Interview with Ross Douthat, The Decadent Society

Ross Douthat is a writer for the op-ed section of The New York Times.

The following interview revolves around Douthat’s much anticipated book, The Decadent Society: How We Became the Victims of Our Own Success.

Moore: I’ve read your two previous books, To Change the Church and Bad Religion. It seems that you take up your pen to write regularly on decline and drift. To what degree, if any, does this present book extend and build on the concerns of the previous two books?

Douthat: As the titles suggest, those were both books about religion, about American and Catholic Christianity, and about the ongoing theological civil wars that have hobbled institutional religion in the Western world since the 1960s. So you could say they were about decadence, in a certain way – about a period of theological stalemate and institutional decay. And The Decadent Society, then, widens the lens to capture secular society as well, and tries to figure out why exactly the future hasn’t ended up being as dynamic and hopeful and creative as many people in the 1960s expected them to be.

Moore: The word “decadent” conjures up all kinds of images depending on your frame of reference. What exactly do you mean by decadent?

Douthat: Not exactly what most people might expect: This isn’t a book about moral decline, or at least it isn’t only about that. Rather, I’m using decadence to describe a situation that rich societies enter into once they stop advancing, stop having new frontiers to explore, stop having pride in their own past and confidence in their future. A decadent society is characterized by stagnation, drift and repetition at a high level of development – by political stalemates that nobody can figure out how to break, by disappointing economic growth and slowing technological progress, by declining birthrates and old age, and by cultural repetition as people return to the same fashions, movie franchises and ideological arguments. For us, that means an eternal return to 1975 or so, an endless recycling of Baby Boomer arguments and stories and ideas.

Image: Cover Photo

Moore: You take pains to show that the past thirty years don’t have the impressive breakthroughs in technology as the thirty years before those. How can that be with I-Phones, the Internet, and self-driving cars?

Douthat: You mean the self-driving cars that can’t drive in rain or snow and seem likely to be “just years away” for years to come? But that riposte aside, the internet is clearly a tremendous breakthrough, and the great exception to the story of stagnation, and the least decadent area of our economy. However, that concession comes with two caveats: First, our internet-era innovations are narrower than in past eras of American history, concentrated in technologies of communication and simulation and less substantial in areas like energy and transportation and even medicine (where we’ve made grinding progress but few penicillin-level breakthroughs). Second, the nature of that innovation, the way it encourages people to retreat into virtual worlds or disappear into their screens, has the effect of accentuating decadence in other areas – directing political impulses away from real-world organizing and into “likes” and “faves,” drawing young people away from marriage and romance and even sex itself with the lure of virtual alternatives, creating a kind of learned helplessness about the non-online world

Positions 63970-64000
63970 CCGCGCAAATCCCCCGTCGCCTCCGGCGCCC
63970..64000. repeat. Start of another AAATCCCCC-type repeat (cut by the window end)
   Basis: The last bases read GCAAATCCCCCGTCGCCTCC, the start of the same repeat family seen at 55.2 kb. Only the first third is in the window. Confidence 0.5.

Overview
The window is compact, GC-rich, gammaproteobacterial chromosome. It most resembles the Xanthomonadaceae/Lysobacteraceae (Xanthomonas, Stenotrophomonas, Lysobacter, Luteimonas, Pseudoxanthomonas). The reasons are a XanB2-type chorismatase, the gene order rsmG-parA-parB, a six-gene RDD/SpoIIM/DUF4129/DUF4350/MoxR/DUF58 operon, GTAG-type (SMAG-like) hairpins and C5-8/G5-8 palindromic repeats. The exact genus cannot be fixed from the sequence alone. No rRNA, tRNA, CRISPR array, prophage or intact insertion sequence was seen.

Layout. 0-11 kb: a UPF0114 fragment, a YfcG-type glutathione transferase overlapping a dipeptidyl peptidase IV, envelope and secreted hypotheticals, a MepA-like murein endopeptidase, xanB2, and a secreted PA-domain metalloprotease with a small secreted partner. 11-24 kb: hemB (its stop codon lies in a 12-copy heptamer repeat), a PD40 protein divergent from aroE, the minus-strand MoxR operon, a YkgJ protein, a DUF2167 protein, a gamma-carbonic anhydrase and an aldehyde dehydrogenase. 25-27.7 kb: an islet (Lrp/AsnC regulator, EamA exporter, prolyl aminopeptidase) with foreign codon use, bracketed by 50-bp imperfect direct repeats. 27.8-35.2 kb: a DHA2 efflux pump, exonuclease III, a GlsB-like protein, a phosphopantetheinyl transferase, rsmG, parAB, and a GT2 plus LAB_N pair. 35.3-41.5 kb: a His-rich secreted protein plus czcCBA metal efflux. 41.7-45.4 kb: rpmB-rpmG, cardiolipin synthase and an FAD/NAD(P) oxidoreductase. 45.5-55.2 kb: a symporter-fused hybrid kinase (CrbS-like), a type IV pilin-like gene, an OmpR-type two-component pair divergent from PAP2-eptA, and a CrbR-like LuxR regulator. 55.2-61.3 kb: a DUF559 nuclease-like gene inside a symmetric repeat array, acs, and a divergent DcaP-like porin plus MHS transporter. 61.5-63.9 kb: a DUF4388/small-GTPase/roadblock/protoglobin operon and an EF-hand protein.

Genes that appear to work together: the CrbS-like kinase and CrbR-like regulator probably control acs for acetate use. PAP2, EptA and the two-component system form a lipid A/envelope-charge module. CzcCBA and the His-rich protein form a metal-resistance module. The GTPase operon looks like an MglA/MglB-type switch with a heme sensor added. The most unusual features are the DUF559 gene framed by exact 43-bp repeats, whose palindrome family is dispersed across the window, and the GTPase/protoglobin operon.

So yes, the internet is the exception – but one that sometimes seems to confirm the rule.

Moore: You argue, persuasively in my estimation, that there is stagnation not only in the technological sector, but in culture, media, even politics. For the last in that trifecta, aren’t Bernie and Trump novel disruptions?

Douthat: Absolutely: They represent, in different ways, rebellions against decadence -- attempts to break out of the existing stalemate, forge a realignment, and push American politics onto a very different track. And it’s not a coincidence that they’re led by old men, because they’re both reaching back to the America of their youth, to the pre-decadent society if you will, with their promise to make the country great again or put it back on the path to the socialist utopia.

But as we’ve seen from Trump’s presidency, with its mix of incompetence, chaos and conventional G.O.P. policymaking, just because you want to rebel against decadence doesn’t mean you’ll win. The underlying gridlock has a way of reasserting itself, and I suspect it would do so in a Sanders presidency as well. So even though you can usefully think of Joe Biden as representing a politics of sustainable decadence, and Sanders as representing a more radical alternative, the systemic elements of decadence mean that it terms of actual policymaking their presidencies might not be that different from one another.

Moore: In a provocative section on the “end of history” per Fukuyama’s thesis, you mention that “he argues that identity politics, the desire for recognition from groups and tribes and nation-states, might end up destroying the liberal democratic order from within.” (emphasis added) I’m curious if you think the same thing might be afoot with the American church. That is, could more destruction be coming from within, not without. And with respect to your subtitle, is the American church also becoming the victim of its own success?